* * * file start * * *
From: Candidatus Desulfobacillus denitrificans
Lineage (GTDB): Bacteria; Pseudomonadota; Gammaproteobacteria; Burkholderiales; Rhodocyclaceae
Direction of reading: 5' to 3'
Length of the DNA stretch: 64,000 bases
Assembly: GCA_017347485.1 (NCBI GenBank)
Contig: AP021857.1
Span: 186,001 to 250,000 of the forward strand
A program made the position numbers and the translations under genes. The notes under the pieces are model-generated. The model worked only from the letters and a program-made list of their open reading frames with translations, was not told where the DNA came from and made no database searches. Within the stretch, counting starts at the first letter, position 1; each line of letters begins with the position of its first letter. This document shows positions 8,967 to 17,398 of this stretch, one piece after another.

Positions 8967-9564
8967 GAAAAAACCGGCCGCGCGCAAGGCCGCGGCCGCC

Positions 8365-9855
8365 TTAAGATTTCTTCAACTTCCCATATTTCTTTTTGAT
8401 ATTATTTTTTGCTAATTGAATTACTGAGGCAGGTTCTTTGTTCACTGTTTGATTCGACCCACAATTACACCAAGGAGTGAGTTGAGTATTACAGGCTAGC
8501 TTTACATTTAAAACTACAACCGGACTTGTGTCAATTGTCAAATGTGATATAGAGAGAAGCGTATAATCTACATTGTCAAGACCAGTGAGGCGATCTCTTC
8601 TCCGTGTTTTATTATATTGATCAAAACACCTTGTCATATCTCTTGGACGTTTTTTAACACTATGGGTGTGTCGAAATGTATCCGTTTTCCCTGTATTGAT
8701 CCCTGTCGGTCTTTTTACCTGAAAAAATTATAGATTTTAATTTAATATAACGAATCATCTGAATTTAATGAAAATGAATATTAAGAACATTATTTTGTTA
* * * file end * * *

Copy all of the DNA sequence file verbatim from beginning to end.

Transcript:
From: Candidatus Desulfobacillus denitrificans
Lineage (GTDB): Bacteria; Pseudomonadota; Gammaproteobacteria; Burkholderiales; Rhodocyclaceae
Direction of reading: 5' to 3'
Length of the DNA stretch: 64,000 bases
Assembly: GCA_017347485.1 (NCBI GenBank)
Contig: AP021857.1
Span: 186,001 to 250,000 of the forward strand
A program made the position numbers and the translations under genes. The notes under the pieces are model-generated. The model worked only from the letters and a program-made list of their open reading frames with translations, was not told where the DNA came from and made no database searches. Within the stretch, counting starts at the first letter, position 1; each line of letters begins with the position of its first letter. This document shows positions 8,967 to 17,398 of this stretch, one piece after another.

Positions 8967-9564
8967 GAAAAAACCGGCCGCGCGCAAGGCCGCGGCCGCC

Positions 8365-9855
8365 TTAAGATTTCTTCAACTTCCCATATTTCTTTTTGAT
8401 ATTATTTTTTGCTAATTGAATTACTGAGGCAGGTTCTTTGTTCACTGTTTGATTCGACCCACAATTACACCAAGGAGTGAGTTGAGTATTACAGGCTAGC
8501 TTTACATTTAAAACTACAACCGGACTTGTGTCAATTGTCAAATGTGATATAGAGAGAAGCGTATAATCTACATTGTCAAGACCAGTGAGGCGATCTCTTC
8601 TCCGTGTTTTATTATATTGATCAAAACACCTTGTCATATCTCTTGGACGTTTTTTAACACTATGGGTGTGTCGAAATGTATCCGTTTTCCCTGTATTGAT
8701 CCCTGTCGGTCTTTTTACCTGAAAAAATTATAGATTTTAATTTAATATAACGAATCATCTGAATTTAATGAAAATGAATATTAAGAACATTATTTTGTTA